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Why Roll Calls? A Model of Position-Taking in Legislative Voting and Elections

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  • James M. Snyder

Abstract

We develop a rationale for roll call voting and position-taking in legislatures using a formal model of legislative vote buying and elections. In our model, citizens and an interest group are motivated by policy, while legislators are motivated by holding office. The group may attempt to buy legislators' votes by offering contracts based on their votes. If citizens cannot condition their reelection votes on legislators' roll calls, then in equilibrium the group will buy its ideal policy and most legislators are voted out of office. This is because the group's contract can promise a nonnegligible payment to each legislator only in the event that her vote is pivotal, but also force no legislator to be pivotal. If citizens can condition their votes on legislators' roll calls, then policies are more moderate and more legislators are reelected. Thus an endogenous preference for position-taking arises in a legislature with public roll calls, and both legislators and citizens will prefer such "open" proceedings ex ante. We explore extensions of the basic model and find some circumstances where the incentives to have open proceedings are weaker. Copyright 2005, Oxford University Press.

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  • James M. Snyder, 2005. "Why Roll Calls? A Model of Position-Taking in Legislative Voting and Elections," Journal of Law, Economics, and Organization, Oxford University Press, vol. 21(1), pages 153-178, April.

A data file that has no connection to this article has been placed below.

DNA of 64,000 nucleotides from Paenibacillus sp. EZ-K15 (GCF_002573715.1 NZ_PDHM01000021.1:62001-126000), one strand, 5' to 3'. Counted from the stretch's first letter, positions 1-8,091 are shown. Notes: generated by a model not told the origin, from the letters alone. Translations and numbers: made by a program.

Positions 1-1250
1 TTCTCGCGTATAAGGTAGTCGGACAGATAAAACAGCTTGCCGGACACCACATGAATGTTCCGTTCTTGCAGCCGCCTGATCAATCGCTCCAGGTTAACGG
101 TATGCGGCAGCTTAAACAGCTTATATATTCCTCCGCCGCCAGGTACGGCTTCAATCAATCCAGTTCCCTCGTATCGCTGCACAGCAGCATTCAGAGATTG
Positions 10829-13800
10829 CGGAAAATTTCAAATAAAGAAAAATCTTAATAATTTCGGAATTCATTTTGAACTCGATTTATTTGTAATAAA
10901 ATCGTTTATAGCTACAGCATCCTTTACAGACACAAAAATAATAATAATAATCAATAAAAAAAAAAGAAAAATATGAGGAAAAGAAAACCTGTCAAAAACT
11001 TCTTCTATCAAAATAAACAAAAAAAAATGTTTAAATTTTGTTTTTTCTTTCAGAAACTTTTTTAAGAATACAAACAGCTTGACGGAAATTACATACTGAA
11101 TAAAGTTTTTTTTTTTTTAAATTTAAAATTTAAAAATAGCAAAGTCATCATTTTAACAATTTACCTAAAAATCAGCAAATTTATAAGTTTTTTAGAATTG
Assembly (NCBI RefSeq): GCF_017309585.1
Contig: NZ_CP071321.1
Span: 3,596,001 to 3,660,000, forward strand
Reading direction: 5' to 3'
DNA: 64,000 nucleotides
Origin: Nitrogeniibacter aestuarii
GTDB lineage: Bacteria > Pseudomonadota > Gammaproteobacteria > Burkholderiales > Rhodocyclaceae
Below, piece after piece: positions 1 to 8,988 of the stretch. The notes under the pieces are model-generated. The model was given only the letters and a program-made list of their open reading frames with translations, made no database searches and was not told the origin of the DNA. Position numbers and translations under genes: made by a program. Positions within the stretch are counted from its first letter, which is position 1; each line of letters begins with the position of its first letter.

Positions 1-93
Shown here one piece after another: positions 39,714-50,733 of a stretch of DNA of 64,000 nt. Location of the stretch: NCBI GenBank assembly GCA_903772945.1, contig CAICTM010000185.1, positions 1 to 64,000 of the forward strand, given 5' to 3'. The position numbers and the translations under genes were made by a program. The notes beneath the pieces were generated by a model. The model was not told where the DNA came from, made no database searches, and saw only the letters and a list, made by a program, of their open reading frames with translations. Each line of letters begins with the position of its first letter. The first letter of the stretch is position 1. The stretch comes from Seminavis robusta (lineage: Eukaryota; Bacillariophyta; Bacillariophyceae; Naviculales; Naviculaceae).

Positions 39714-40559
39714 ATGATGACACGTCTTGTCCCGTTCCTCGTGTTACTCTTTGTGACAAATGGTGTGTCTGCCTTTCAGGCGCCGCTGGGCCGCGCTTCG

• Handle: RePEc:oup:jleorg:v:21:y:2005:i:1:p:153-178
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    File URL: http://hdl.handle.net/10.1093/jleo/ewi007
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    Cited by:

    1. Ronen Gradwohl, 2018. "Voting in the limelight," Economic Theory, Springer;Society for the Advancement of Economic Theory (SAET), vol. 66(1), pages 65-103, July.
    2. Daniel Seidmann, 2011. "A theory of voting patterns and performance in private and public committees," Social Choice and Welfare, Springer;The Society for Social Choice and Welfare, vol. 36(1), pages 49-74, January.
    3. Krehbiel, Keith & Meirowitz, Adam & Wiseman, Alan E., 2013. "A Theory of Competitive Partisan Lawmaking," Research Papers 2136, Stanford University, Graduate School of Business.
    4. repec:dau:papers:123456789/7723 is not listed on IDEAS
    5. Royce Carroll & Monika Nalepa, 2020. "The personal vote and party cohesion: Modeling the effects of electoral rules on intraparty politics," Journal of Theoretical Politics, , vol. 32(1), pages 36-69, January.
    6. University of Montreal & Alessandro Riboni, 2009. "Ideology and Endogenous Constitutions," 2009 Meeting Papers 988, Society for Economic Dynamics.
    7. Alessandro Riboni, 2013. "Ideology and endogenous constitutions," Economic Theory, Springer;Society for the Advancement of Economic Theory (SAET), vol. 52(3), pages 885-913, April.
    8. Indridi Indridason, 2011. "Executive veto power and credit claiming," Public Choice, Springer, vol. 146(3), pages 375-394, March.
    9. Justin Fox, 2007. "Government transparency and policymaking," Public Choice, Springer, vol. 131(1), pages 23-44, April.

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